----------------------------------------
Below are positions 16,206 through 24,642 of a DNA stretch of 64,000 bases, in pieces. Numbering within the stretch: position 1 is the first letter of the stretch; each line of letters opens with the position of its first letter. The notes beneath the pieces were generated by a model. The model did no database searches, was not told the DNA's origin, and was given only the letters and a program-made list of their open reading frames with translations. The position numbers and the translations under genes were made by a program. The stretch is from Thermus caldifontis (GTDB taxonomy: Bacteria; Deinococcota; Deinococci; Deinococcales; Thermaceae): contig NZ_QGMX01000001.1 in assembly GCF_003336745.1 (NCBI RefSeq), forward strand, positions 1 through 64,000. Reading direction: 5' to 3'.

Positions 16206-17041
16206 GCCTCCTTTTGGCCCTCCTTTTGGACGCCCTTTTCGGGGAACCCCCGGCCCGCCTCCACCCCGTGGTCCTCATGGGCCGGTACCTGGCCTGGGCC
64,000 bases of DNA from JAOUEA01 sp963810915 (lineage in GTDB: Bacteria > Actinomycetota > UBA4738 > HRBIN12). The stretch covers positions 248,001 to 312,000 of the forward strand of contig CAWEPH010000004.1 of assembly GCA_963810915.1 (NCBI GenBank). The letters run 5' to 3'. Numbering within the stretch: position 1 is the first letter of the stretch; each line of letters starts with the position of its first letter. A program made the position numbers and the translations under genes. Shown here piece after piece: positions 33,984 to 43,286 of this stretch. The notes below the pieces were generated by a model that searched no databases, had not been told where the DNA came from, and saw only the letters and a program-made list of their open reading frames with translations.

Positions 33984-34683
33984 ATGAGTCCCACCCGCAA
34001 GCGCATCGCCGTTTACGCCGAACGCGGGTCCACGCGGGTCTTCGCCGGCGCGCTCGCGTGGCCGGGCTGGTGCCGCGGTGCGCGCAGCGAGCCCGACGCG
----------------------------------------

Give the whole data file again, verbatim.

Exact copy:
Below are positions 16,206 through 24,642 of a DNA stretch of 64,000 bases, in pieces. Numbering within the stretch: position 1 is the first letter of the stretch; each line of letters opens with the position of its first letter. The notes beneath the pieces were generated by a model. The model did no database searches, was not told the DNA's origin, and was given only the letters and a program-made list of their open reading frames with translations. The position numbers and the translations under genes were made by a program. The stretch is from Thermus caldifontis (GTDB taxonomy: Bacteria; Deinococcota; Deinococci; Deinococcales; Thermaceae): contig NZ_QGMX01000001.1 in assembly GCF_003336745.1 (NCBI RefSeq), forward strand, positions 1 through 64,000. Reading direction: 5' to 3'.

Positions 16206-17041
16206 GCCTCCTTTTGGCCCTCCTTTTGGACGCCCTTTTCGGGGAACCCCCGGCCCGCCTCCACCCCGTGGTCCTCATGGGCCGGTACCTGGCCTGGGCC
64,000 bases of DNA from JAOUEA01 sp963810915 (lineage in GTDB: Bacteria > Actinomycetota > UBA4738 > HRBIN12). The stretch covers positions 248,001 to 312,000 of the forward strand of contig CAWEPH010000004.1 of assembly GCA_963810915.1 (NCBI GenBank). The letters run 5' to 3'. Numbering within the stretch: position 1 is the first letter of the stretch; each line of letters starts with the position of its first letter. A program made the position numbers and the translations under genes. Shown here piece after piece: positions 33,984 to 43,286 of this stretch. The notes below the pieces were generated by a model that searched no databases, had not been told where the DNA came from, and saw only the letters and a program-made list of their open reading frames with translations.

Positions 33984-34683
33984 ATGAGTCCCACCCGCAA
34001 GCGCATCGCCGTTTACGCCGAACGCGGGTCCACGCGGGTCTTCGCCGGCGCGCTCGCGTGGCCGGGCTGGTGCCGCGGTGCGCGCAGCGAGCCCGACGCG